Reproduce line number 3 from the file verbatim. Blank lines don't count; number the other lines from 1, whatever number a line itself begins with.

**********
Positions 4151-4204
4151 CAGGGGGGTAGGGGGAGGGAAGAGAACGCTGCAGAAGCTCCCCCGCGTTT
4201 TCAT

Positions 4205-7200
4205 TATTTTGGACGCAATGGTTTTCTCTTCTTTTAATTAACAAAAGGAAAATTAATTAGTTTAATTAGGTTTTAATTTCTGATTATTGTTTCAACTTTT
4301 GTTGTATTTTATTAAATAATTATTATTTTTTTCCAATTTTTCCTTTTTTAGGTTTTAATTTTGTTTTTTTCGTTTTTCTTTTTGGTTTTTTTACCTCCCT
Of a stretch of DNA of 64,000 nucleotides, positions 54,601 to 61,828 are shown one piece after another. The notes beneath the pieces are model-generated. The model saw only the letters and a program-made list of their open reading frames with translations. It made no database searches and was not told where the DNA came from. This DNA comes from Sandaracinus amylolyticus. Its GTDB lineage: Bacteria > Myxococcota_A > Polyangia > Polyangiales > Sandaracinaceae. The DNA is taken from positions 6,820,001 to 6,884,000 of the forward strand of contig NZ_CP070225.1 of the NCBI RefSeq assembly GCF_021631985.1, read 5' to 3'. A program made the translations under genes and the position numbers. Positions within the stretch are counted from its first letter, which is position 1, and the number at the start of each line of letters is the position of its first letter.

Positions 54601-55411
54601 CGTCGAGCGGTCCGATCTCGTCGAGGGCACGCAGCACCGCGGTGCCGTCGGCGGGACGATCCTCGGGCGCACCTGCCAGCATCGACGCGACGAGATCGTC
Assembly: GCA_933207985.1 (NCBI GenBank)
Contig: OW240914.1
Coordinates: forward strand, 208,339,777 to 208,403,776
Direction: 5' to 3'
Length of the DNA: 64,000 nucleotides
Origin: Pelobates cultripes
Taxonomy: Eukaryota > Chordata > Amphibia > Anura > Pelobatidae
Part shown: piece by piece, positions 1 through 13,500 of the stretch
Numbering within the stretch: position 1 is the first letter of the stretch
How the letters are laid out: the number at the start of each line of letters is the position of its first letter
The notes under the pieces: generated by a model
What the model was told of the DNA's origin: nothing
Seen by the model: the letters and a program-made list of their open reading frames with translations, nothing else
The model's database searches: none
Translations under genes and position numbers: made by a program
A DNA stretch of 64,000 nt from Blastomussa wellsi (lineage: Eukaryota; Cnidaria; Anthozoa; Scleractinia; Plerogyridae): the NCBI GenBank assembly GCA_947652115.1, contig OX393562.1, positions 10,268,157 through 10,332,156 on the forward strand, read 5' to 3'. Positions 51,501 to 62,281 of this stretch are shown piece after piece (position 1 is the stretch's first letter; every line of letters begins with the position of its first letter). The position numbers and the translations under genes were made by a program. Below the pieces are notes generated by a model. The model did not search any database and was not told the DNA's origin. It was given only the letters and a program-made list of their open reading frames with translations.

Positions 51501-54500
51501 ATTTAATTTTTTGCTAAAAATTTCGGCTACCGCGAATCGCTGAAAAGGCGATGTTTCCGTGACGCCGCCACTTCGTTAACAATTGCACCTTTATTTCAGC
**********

4201 TCAT